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[Best of 2017] 65 Sources of Real Estate Referrals You May Have Overlooked

December 21 2017

We're continuing an annual tradition of counting down our top 10 articles of the year. The following article was originally published in January and is #7 in our countdown. See #8 here.

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Referrals are a crucial part of an agent's money-making engine. According to research, 35 percent of a Realtor's business comes from past client referrals, and even outbound referralsoutbound referrals to other agents make up 12.5 percent of an agent's annual transactions.

A studystudy from ReferralExchange and the Council of Residential Specialists reveals that referral leads have a higher close rate than average, too. About 50 percent of both inbound and outbound referrals result in a completed sale.

Clearly, referrals make up a significant amount of an agent's bottom line. So what can agents do to cultivate more referrals?

To start, it pays to know who to target and how. According to ReferralExchange, there are 65 major sources of referrals in eight different categories. You're probably working many of these sources already--but are working them all?

Our bet is that there's at least a few referral ideas here that you may have overlooked. Check out this comprehensive list of referral sources for inspiration on cultivating new business.

Group 1: Friends, Families, Acquaintances

Of all referral sources, this group includes your nearest and dearest. You can nurture the people in this group through more personal means, like holiday cards, social activities, sponsoring friends/family events, posting on social media, and more.

1. Friends
2. Relatives
3. Neighbors
4. Co-Workers
5. Spouse
6. Children

Group 2: Not-so-Chance Encounters

You never know where, or from whom, your next closed deal could come from. Just being out and about is an opportunity to cultivate new leads. To that end, try to come across as friendly and approachable--say hello to people in line at the grocery store, for example, or rely on clothing with you or your brokerage's logo on it to encourage conversation and curiosity in others. But be ready--practice some standard talking points so that your conversation flows freely and naturally, all while being beneficial to your business.

Here are some places and situations that can be conducive to finding potential referral sources:

7. Vacation
8. Business Travel
9. Shopping
10. General Activities/Errands
11. Garage and Estate Sales

Group 3: Professional Contacts

These next three groups, though distinct, all focus on professional and business contacts. To cultivate referral sources in these three groups, you can do simple things like exchange business cards, or offer them something refillable (like a candy dish) to place in their office or shop.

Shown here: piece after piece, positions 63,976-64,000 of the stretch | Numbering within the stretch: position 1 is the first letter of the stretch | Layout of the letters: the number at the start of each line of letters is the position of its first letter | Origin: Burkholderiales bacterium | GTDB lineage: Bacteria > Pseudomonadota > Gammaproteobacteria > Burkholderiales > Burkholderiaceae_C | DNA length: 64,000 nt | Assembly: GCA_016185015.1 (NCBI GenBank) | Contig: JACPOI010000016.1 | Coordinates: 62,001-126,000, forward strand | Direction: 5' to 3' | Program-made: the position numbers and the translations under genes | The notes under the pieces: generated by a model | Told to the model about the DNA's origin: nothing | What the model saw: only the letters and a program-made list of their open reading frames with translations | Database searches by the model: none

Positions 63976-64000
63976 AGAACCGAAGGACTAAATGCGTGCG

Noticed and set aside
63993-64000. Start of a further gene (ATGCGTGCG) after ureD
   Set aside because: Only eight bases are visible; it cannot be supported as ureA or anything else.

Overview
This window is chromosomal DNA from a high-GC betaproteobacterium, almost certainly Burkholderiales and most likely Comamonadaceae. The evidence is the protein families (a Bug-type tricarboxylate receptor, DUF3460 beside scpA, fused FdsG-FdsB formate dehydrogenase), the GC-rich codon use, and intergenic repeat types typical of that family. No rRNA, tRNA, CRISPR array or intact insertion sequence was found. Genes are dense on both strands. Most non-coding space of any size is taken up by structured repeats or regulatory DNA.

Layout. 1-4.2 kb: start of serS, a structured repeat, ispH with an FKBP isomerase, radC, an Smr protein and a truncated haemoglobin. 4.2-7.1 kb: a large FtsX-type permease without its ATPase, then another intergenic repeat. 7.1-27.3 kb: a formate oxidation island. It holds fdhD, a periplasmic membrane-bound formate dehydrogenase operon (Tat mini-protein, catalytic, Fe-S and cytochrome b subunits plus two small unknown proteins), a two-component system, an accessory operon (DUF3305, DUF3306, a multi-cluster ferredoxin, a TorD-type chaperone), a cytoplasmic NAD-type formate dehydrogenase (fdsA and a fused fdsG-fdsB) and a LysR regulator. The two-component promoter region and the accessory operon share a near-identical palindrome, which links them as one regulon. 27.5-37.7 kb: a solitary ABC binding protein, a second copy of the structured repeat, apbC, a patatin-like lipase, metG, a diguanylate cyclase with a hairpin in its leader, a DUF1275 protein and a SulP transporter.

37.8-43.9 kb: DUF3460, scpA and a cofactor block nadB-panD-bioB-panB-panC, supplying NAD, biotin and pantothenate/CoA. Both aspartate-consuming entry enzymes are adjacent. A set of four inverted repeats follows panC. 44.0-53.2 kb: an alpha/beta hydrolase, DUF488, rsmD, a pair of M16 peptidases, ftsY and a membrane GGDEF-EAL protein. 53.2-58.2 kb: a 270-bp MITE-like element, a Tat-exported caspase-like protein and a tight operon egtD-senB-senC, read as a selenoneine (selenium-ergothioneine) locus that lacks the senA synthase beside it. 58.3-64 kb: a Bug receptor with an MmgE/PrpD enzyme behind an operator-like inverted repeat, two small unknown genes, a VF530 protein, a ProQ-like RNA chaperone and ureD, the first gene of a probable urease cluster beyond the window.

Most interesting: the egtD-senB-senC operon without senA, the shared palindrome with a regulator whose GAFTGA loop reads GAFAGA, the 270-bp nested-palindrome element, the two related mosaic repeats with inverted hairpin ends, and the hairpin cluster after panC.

More advanced nurturing tactics include offering exclusive discounts or coupons from these contacts' businesses to your clients. You can also create flyers with their contact information to new homeowners. Homeowners, especially those new to the area or homeownership in general, will value recommendations for professionals like electricians, handymen, plumbers, etc.

12. Doctor
13. Dentist
14. Veterinarian
15. Attorney
16. Accountant
17. Financial Planner
18. Insurance Salesman

Group 4: Service Contacts

19. Hair Salon
20. Drycleaner
21. Nail Salon
22. Tailor
23. Coffee Shop
24. Restaurant
25. Florist
26. Packing Store
27. Alarm Company
28. Storage Company

Group 5: Business Focused

29. FSBOs
30. Builders
31. Ex-Agents
32. Appraisers
33. Seminar Leads
34. Moving Companies
35. Out-of-Area Buyers
36. Mortgage Consultants
37. Open House Prospects
38. Floor Repair/Carpet/Wood
39. Contractors/Roofers/Painters
40. Stagers
41. Sellers moving to another city or state
42. Past clients and their friends/family members

Group 6: Organizations, Associations, Groups

Want to efficiently cultivate new business sources? Target people en masse by working with organizations and associations. Consider holding a home buying/selling seminar for a local homeowner's association, or advertising in or writing an article for your alumni association's newsletter. From volunteering at or sponsoring key events, the possibilities are multitude!

43. Book Club
44. Charity Group
45. Union Group
46. Alumni Association
47. Sports Team/League
48. Church/Synagogue
49. Health/Country Club
50. Men's/Women's Clubs
51. Homeowners Association
52. Parent/Teacher/School Association

Group 7: Corporate Relocation/Partnership

Have a major employer or other organization in your area that frequently recruits non-local candidates? Consider partnering with them to help incoming candidates relocate in your town. You can also hold homeownership seminars or lunch-and-learns to generate multiple leads at one time. Here are a few partnership ideas to get you started:

53. Military Base
54. Boarding School
55. Regional Retailers
56. Local Sports Team
57. Universities/Colleges
58. Small-to-Mid-Sized Companies

Group 8: Advertising/Marketing

And, finally, let's not forget the leads that come from good, old fashioned advertising and marketing. A few tips to remember: narrow your marketing's focus to particular zip codes, neighborhoods, demographics, and more. Always follow-up with leads ASAP--within five minutes, if possible! Here are seven marketing methods that can help you build your referral business:

59. Social Media Channels
60. Web Advertising
61. Quarterly Mailings
62. Lead Purchase Programs
63. Local Paper/Website/Radio/TV
64. Just Sold/Just Listed postcards
65. Telemarketing